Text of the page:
Lacrosse Player's Attorney: Photo Lineup Should Be Thrown Out
Posted May 1, 2006
Updated January 7, 2007
RALEIGH, N.C. — An attorney representing one of the suspects in the Duke lacrosse rape investigation argues the photo lineup used to identify his client was unconstitutional as well as procedurally incorrect.Kirk Osborn, who represents Reade Seligmann, claims any identifications made during the photo lineup by the alleged victim should be suppressed if the case goes to trial.
In his request for a recusal, Osborn said that Nifong has ignored facts that will clear Seligmann, such as time-stamped photos of the party, cell phone records, and an ATM surveillance picture time-stamped 12:24 a.m. -- the time of the alleged attack.
The defense's motion calls the lineup a "multiple-choice test with no wrong answers" and "a pin-the-tail-on-the-donkey identification" of Seligmann.
It also claims that Durham County District Attorney Nifong encouraged Durham police to violate departmental policy regarding photo lineups. Osborne called the lineup "unnecessarily suggestive and conducive to irreparable mistake and misidentification."
At the district attorney's direction, the accuser was shown only pictures of 46 lacrosse players, with no unrelated pictures added to the lineup.
In another motion filed Monday, Osborn called for Nifong to remove himself from the case entirely, claiming the district attorney neglected his duties as prosecutor.
These evidentiary items are based on the defense attorney's own timeline. Nifong has not officially commented on the timeline or the supposed alibi.
Osborn also accused Nifong of making statements to the media to bolster his election chances, which he claims were prejudicial to the case.
"District Attorney Mike Nifong neglected his duties as a prosecutor to seek the truth and a fair prosecution," Osborn wrote. "He created an actual conflict between his professional duty to search for the truth and his personal, vested interest in getting elected."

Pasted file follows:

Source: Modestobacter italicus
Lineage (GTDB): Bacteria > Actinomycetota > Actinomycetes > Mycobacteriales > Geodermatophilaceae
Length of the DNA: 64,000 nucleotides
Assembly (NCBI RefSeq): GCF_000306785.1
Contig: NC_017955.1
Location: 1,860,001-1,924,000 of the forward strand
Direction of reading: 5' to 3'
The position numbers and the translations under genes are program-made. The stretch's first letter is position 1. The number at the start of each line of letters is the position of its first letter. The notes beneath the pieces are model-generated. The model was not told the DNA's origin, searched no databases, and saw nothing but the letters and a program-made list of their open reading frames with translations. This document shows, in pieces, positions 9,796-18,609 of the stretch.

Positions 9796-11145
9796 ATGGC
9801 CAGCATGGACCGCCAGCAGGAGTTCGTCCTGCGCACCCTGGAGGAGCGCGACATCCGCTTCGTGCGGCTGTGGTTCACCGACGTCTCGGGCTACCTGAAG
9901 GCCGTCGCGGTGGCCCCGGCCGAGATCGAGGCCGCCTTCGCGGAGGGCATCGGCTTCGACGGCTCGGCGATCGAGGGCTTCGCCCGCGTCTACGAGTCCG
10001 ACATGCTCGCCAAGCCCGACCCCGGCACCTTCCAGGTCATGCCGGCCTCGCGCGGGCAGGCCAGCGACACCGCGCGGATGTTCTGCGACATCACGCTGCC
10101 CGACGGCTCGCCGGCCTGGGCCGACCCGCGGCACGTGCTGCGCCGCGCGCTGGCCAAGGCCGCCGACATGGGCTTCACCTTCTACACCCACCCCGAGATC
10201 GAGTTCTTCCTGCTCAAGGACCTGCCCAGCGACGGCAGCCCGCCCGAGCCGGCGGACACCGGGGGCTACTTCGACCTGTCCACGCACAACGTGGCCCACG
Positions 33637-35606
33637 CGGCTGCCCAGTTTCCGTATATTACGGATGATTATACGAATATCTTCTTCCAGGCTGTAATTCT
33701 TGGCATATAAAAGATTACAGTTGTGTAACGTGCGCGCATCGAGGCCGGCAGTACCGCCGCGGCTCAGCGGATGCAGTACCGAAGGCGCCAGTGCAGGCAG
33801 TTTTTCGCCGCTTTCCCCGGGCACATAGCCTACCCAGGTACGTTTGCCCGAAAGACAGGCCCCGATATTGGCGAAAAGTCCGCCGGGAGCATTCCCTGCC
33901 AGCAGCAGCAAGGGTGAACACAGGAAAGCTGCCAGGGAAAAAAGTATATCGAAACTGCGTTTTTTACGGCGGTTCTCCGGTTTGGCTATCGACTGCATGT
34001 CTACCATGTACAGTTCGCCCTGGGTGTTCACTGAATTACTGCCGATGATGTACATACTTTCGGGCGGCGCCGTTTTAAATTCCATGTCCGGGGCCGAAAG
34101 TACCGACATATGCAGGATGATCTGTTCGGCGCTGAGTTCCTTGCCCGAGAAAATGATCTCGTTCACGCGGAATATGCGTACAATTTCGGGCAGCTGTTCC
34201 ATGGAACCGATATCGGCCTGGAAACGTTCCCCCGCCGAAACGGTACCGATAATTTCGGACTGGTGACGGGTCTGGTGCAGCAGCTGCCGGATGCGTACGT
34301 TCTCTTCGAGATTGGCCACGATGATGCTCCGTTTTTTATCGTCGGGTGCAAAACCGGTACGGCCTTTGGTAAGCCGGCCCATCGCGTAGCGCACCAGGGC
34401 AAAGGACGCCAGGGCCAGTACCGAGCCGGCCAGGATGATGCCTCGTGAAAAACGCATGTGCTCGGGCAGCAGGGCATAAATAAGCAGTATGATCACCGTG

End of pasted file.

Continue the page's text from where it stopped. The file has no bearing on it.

Nifong has previously denied political motives led to his aggressive investigation of the rape allegations. A nearly 30-year veteran of the prosecutor's office, he was appointed district attorney last year and is seeking election for the first time in Tuesday's Democratic primary.
It is likely that the winner will be the next district attorney since no Republicans are running in opposition. If none of the candidates wins at least 40 percent of the vote, the top two will advance to a May 30 runoff.
Defense attorneys not involved in the case said it is unlikely the motion will carry much weight. In their opinions, no judge hearing the motion would force Nifong to recuse himself.
Osborn also filed motions seeking to reduce Seligmann's bond, now set at $400,000, to no more than $40,000; to obtain access to the accuser's cell phone records; and to order the state to save all DNA samples.
Finally, Osborn's motion stated that Nifong denied Seligmann a probable cause hearing, in which evidence is presented by the prosecution, and instead went straight to the grand jury.
Last month, a grand jury indicted Seligmann, a sophomore from Essex Fells, N.J., and Collin Finnerty, a sophomore from Garden City, N.Y., on charges of rape, kidnapping and sexual assault of an exotic dancer. The woman said she was attacked by three men, and Nifong has said he hopes to charge a third person soon.
The allegations led Duke to cancel the remainder of the men's lacrosse season, accept the coach's resignation and begin a series of internal investigations.
Defense attorneys have strongly proclaimed the players' innocence, often citing DNA tests they said failed to connect the accuser and the lacrosse players tested.
In recent days, the defense has been attacking the accuser's credibility.
Osborn's motions referenced a 1996 rape allegation made by the woman, which did not lead to any charges, and a report she made in 1998, in which she accused her then-husband of threatening to kill her. Osborn's motion said she later failed to appear at a court hearing on the complaint, which was dismissed.
"Their way of trying a case in the media is not to call press conferences, but to simply file motions and court papers that contain outrageous or false statements and assume that people will report them as if they were facts," Nifong said.
The case has drawn protests and unwanted attention to the Duke campus. On Monday, Duke police prevented a small group of New Black Panther Party members from coming on campus to protest. Malik Shabazz, the group's national director, said the protesters want to walk silently through campus without causing any disruption.